Conservative Diary

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The Coalition's four defences of its budget reduction strategy

By Tim Montgomerie

Earlier today I worried about certain right-of-centre commentators' argument that the cuts weren't going to hurt that much because, over time, they weren't - they argue - that big. The cuts are absolutely necessary in my view but it is silly to suggest they only amount to a "scratch". Fortunately the Chancellor and Prime Minister are not displaying any sign of complacency.

In this morning's FT(£) George Parker, Political Editor, reported that the Coalition's defence of the cuts would take on four main themes.

Theme one "is to argue that the cuts to departmental spending are not only unavoidable but also not dissimilar to those planned by Labour". The Miliband/ Johnson team - trounced by Cameron/ Osborne in a weekend poll - appear determined to hype up the differences. In addition to the more modest cutbacks in spending they have also shifted to advocating a tax heavier adjustment. While George Osborne is aiming for cuts to account for 80% of deficit reduction - the OECD's standard recommendation - Mr Johnson is looking for spending restraint to only do 60% of the work. The obvious question is to press Labour on which taxes they would increase. Given the footloose nature of today's entrepreneurs and big companies any tax rises are a grave threat to job creation and competitiveness.

The second theme "is to ram home the message of “fairness”. This has two parts:

  • The Coalition is upsetting the wealthier part of the country with its soon-to-be-permanent bank levy, retention of the 50p tax, higher CGT and withdrawal of child benefit from higher rate taxpayers.
  • A positive commitment to protect the NHS, limit cuts to schools and to introduce the 'fairness premium', launched by Nick Clegg on Friday. David Laws returned to the political frontline this morning with an FT OpEd (£) defending the pupil premium. The premium is a welcome development but I'd rather the Coalition focused on a dynamic approach to poverty reduction - emphasising welfare and schools reform and stronger families. Big state Labour will always outspend us if fairness is allowed to be measured by billions of government spending.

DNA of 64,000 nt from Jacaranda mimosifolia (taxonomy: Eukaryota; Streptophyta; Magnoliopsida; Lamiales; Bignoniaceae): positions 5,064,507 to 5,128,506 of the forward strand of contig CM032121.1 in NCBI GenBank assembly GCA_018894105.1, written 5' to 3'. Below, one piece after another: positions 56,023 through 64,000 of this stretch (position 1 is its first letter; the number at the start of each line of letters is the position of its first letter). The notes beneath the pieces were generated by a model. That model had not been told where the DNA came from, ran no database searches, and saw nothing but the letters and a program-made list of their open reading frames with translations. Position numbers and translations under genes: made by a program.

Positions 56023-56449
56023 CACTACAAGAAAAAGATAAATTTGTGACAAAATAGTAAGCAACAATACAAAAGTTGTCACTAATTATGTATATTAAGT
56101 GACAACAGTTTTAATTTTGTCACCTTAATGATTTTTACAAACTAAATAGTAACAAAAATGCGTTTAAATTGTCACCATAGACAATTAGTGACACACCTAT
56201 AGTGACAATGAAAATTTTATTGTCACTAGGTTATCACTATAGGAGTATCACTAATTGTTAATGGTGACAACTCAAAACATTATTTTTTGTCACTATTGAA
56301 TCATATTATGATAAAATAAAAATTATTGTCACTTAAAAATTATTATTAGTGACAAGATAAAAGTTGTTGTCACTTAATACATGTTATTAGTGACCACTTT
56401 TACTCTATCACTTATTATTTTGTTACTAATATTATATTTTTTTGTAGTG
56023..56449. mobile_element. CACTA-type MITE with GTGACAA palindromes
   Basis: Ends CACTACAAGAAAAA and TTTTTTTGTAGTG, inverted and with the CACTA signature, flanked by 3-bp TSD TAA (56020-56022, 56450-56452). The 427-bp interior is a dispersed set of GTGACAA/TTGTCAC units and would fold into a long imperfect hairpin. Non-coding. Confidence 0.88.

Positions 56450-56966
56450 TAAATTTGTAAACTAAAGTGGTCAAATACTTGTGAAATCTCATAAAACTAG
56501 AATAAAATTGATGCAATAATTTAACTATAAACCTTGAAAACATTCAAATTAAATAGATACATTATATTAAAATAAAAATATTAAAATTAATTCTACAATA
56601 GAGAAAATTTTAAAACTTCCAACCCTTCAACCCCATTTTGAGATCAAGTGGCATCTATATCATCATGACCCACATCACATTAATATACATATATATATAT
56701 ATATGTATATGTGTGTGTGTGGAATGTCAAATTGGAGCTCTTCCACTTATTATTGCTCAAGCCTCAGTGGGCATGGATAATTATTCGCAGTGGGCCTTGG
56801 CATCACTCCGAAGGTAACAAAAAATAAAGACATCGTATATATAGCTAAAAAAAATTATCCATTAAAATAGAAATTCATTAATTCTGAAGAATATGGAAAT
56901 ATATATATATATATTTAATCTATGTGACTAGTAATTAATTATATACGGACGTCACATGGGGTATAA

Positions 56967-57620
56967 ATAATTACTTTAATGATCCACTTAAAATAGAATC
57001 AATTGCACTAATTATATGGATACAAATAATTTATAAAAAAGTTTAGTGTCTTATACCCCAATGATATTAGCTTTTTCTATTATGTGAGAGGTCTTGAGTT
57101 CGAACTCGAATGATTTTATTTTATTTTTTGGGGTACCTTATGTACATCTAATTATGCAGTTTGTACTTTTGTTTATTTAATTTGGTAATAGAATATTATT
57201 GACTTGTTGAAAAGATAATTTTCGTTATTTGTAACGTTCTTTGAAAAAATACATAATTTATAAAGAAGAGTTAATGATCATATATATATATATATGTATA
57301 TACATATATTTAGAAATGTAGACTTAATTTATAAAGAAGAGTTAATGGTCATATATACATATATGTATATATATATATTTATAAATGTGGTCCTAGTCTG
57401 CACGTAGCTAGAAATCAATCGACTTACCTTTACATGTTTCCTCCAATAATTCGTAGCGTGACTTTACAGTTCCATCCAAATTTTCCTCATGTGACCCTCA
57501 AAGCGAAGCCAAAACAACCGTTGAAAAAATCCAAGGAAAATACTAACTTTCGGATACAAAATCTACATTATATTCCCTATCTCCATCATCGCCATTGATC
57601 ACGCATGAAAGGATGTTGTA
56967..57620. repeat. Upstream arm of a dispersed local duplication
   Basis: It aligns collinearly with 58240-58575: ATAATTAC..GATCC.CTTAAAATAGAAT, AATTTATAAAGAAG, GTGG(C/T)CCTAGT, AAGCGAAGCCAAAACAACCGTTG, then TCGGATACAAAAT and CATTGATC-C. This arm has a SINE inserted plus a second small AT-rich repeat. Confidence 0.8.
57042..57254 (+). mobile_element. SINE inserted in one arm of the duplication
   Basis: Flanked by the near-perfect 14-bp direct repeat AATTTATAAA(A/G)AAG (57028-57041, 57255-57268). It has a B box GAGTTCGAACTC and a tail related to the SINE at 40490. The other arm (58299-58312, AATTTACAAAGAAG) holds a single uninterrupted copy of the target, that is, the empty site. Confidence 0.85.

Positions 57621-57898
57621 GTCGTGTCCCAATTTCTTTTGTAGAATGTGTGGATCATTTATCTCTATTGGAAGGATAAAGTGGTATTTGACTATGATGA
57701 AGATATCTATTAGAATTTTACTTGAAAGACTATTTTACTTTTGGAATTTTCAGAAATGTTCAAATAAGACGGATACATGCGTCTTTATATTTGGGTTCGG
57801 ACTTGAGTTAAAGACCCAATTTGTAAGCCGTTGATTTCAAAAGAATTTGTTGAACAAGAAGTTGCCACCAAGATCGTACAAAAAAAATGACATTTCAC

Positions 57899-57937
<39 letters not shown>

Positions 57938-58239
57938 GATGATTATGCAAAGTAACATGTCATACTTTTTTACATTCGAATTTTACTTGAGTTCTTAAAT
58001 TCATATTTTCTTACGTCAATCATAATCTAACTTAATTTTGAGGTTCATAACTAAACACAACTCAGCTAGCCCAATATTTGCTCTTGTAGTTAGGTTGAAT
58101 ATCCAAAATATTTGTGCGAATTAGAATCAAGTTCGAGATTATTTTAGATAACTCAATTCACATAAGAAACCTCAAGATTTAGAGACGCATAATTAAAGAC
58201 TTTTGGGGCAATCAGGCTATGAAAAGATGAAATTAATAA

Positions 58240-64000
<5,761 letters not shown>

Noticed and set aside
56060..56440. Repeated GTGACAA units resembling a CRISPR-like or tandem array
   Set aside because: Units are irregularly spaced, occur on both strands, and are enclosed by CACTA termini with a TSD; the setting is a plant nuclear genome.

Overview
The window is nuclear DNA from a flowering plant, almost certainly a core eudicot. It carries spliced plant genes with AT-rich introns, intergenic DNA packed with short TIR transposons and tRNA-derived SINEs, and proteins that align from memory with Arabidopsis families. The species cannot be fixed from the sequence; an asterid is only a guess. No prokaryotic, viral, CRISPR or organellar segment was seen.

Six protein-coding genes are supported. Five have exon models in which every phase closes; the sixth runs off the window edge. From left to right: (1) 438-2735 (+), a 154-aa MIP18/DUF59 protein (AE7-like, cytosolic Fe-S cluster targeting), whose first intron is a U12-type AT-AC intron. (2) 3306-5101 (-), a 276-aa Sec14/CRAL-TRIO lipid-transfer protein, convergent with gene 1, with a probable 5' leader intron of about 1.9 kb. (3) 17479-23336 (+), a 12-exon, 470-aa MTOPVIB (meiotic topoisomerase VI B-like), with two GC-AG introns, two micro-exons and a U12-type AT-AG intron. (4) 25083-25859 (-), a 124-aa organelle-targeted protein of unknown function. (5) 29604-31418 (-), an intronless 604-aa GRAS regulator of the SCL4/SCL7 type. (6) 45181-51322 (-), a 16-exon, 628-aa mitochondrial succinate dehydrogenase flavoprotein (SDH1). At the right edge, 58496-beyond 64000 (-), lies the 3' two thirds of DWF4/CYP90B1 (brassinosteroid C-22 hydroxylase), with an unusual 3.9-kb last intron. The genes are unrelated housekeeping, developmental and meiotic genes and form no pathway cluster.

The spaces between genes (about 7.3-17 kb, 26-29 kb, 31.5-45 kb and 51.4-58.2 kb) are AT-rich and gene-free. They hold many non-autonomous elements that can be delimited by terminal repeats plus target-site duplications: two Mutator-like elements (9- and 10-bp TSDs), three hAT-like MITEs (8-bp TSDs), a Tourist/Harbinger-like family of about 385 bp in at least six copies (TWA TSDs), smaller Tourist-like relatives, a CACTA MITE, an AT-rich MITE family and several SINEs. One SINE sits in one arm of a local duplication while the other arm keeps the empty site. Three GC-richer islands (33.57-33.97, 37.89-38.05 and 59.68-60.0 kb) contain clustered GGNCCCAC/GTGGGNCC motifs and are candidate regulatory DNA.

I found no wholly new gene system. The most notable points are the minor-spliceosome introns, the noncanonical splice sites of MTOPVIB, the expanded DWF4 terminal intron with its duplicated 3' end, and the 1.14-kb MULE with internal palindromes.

Theme three will be "a series of announcements designed to show that the coalition has a growth strategy as well as a cuts strategy". We learn from the FT that "a white paper identifying barriers to growth will be published soon". ConHome has been urging this emphasis for a while. I have recommended tax reform, counter-cyclical banking regulation and delay of anti-manufacturing energy measures. Unfortunately the CSR looks set to include extra investment in green initiatives. I fear these will be a very inefficient use of scarce taxpayers' money. As part of a Britain-is-open-for-business strategy we also need a timetable for abolishing the 50p tax band but I can't see this getting past Vince Cable, the Anti-Business Secretary. The protection of Crossrail and other major infrastructural investments is one of the most concrete signs, so far, that Osborne is going for growth.

The fourth theme is what the FT calls the “good news narrative”. "Although the cuts are being driven by necessity not ideology," writes Parker, "the Coalition is taking the opportunity to refashion the state." Decentralisation - including the ending of more local government ring fencing - is a big part of this refashioning. Schools, welfare, health and police reform are also intended as legacy projects.


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